Psalm 85:5-6

Blessed are those whose strength is in You,
whose hearts are set on pilgrimage.
asTea they pass through the Valley of Baka,
they make it a place of springs.

Thursday, May 17, 2012

A dinosaur

OK, so I have a good memory. Beve has learned to count on my memory to save him repeatedly in the last 28 years.  I remember where I've put my purse, even if I don't put it in the same place every time I put it down. And I remember where Beve leaves his backpack, his wallet, his...almost everything--if I've actually seen the thing we're talking about.

There's one thing, however, that I'm always, always misplacing. So often that it's a joke around here.  It's my phone. I just never remember where I've put my phone. In fact, this exact moment, as I write this post, I haven't the faintest relationship where I left it this time. And even if I have it on me, because I've forgotten to charge it, it doesn't do any good. Or I've charged it then don't manage to turn it on.

The fact is, I'm just not married to that dang phone. I almost never answered the house phone when we had it, and now that we don't, this cell phone is the bane of my existence. I love the convenience of it, can text at the pace of a...very slow snail, though I can't bear to use the abbreviations that are destroying grammar, two thumbs at a time.  And even before it was against the law of this state to make calls while driving, I hesitated to do so. It just didn't seem very wise to me. And really, what could possibly be so important that it couldn't wait until I got to where I was going. Likewise I almost never talk while I'm shopping because again, what could be so important? There are exceptions to this--usually involving my kids.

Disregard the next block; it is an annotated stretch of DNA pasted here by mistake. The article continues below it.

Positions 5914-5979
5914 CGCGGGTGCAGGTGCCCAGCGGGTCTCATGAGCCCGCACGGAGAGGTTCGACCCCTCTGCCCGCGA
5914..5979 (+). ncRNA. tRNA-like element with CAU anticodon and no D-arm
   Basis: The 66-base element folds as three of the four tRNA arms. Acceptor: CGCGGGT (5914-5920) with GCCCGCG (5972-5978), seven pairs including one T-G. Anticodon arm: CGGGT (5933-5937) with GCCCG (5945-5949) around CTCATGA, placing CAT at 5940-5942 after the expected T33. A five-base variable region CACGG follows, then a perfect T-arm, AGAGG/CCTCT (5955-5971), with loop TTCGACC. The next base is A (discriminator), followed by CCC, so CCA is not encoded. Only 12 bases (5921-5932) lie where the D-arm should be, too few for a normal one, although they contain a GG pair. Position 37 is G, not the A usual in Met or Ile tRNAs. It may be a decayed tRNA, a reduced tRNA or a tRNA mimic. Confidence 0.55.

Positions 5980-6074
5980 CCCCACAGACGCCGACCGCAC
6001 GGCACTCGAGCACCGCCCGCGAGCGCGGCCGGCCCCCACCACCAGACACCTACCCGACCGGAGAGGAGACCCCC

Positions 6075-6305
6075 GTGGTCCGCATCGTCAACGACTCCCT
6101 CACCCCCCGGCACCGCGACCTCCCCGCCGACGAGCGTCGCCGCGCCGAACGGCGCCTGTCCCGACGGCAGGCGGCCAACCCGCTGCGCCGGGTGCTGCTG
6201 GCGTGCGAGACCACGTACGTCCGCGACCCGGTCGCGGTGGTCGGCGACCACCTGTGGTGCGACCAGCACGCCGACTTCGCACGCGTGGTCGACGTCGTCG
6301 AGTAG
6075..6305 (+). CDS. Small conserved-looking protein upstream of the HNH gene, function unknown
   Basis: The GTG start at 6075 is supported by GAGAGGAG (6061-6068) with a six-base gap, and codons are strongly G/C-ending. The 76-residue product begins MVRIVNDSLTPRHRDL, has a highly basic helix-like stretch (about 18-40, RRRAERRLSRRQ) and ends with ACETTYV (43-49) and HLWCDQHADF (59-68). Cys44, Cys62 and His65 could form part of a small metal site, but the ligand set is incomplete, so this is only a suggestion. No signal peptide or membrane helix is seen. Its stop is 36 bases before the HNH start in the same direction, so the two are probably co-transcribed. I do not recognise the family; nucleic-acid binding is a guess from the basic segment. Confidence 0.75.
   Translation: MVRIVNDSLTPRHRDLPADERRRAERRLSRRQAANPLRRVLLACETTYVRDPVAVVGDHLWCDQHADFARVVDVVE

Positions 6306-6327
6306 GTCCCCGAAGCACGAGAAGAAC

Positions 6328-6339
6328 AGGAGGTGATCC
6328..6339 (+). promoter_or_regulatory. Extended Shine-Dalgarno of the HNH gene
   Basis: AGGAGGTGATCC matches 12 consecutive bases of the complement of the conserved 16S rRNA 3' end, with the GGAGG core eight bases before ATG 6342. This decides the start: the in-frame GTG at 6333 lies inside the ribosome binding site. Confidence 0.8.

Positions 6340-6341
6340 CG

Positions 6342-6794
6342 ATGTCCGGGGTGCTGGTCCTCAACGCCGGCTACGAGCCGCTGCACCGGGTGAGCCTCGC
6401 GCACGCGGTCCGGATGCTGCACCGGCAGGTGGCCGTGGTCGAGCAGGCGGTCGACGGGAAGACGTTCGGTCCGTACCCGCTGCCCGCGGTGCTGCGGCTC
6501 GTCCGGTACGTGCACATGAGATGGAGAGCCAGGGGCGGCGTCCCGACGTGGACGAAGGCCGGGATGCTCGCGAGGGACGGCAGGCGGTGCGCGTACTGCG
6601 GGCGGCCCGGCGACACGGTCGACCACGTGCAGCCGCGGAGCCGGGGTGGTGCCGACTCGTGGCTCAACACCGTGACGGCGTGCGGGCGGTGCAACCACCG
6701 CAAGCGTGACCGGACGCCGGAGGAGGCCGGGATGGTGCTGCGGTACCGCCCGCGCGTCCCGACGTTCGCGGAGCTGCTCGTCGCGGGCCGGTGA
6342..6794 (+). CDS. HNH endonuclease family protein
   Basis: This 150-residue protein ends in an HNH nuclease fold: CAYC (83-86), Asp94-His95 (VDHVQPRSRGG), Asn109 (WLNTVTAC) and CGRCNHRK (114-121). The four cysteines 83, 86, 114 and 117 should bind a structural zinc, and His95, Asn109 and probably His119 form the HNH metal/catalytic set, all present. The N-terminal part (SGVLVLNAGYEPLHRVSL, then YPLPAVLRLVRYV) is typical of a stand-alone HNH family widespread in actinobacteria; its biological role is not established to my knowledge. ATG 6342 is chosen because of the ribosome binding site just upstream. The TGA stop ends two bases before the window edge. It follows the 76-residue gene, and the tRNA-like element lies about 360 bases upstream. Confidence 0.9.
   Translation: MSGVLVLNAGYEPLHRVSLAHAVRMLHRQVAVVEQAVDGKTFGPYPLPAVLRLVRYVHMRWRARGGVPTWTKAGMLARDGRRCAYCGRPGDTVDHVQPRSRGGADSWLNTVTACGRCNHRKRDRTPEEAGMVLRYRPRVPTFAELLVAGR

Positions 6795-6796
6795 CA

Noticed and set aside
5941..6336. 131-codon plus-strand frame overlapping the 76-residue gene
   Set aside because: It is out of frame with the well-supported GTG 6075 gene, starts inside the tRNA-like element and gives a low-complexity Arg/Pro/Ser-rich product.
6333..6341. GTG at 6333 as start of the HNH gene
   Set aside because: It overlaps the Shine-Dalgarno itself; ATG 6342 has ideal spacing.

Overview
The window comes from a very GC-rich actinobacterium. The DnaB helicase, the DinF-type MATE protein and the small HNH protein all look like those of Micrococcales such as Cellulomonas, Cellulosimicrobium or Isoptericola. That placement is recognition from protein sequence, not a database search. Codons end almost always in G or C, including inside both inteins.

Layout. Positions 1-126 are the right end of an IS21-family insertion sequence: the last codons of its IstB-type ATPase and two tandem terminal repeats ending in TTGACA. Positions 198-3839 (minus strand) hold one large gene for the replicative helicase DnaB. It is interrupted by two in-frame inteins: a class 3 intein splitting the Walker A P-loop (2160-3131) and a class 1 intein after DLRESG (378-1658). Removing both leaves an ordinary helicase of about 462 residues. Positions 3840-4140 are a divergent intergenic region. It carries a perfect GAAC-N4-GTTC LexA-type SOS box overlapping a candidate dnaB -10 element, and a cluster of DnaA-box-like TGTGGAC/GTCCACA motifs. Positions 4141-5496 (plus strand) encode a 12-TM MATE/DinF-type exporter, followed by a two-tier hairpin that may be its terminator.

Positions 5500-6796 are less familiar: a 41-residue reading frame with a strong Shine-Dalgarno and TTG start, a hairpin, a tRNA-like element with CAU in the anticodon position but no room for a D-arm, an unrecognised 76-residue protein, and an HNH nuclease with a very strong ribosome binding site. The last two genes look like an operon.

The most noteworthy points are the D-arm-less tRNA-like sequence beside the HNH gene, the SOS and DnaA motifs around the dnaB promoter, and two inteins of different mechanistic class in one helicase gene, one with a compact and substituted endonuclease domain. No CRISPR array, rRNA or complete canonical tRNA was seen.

This is turning into quite a rant, huh?

The point is that it makes sense that I never know where my phone is. I don't place a very high value in it. I do place a high value in communication, but not by having a phone attached to me every minute.  Other things are equally important. Like solitude. Not connecting. Being quiet to recharge; like my phone, this is essential to me.
Having the choice is the point. Having the choice.

I think we forget this. I think we forget that we don't have to answer every text, every call; we don't have to let people know what we're doing every second any more than our parents and grandparents did. There's something freeing about using a phone for simple things like talking only when we need to. My kids will tell you that they hear from their dad a whole lot more than they hear from me--once he learned to text, he never went back. And don't get me started about Twitter!

I know I'm a dinosaur, and that someday people like me will be completely extinct. But in the meantime, will you raise your glasses to dinosaurs like me...if only for a moment.

Now, if you'll excuse me, I have to go find that dang phone!

1 comment:

Kristina said...

I have a cell phone but I don't usually carry it with me! It sits on the counter all day. Really I want to get rid of it but then I want to have it if I go on a trip... and I have a hard time with the texting abbreviations too. They're just wrong.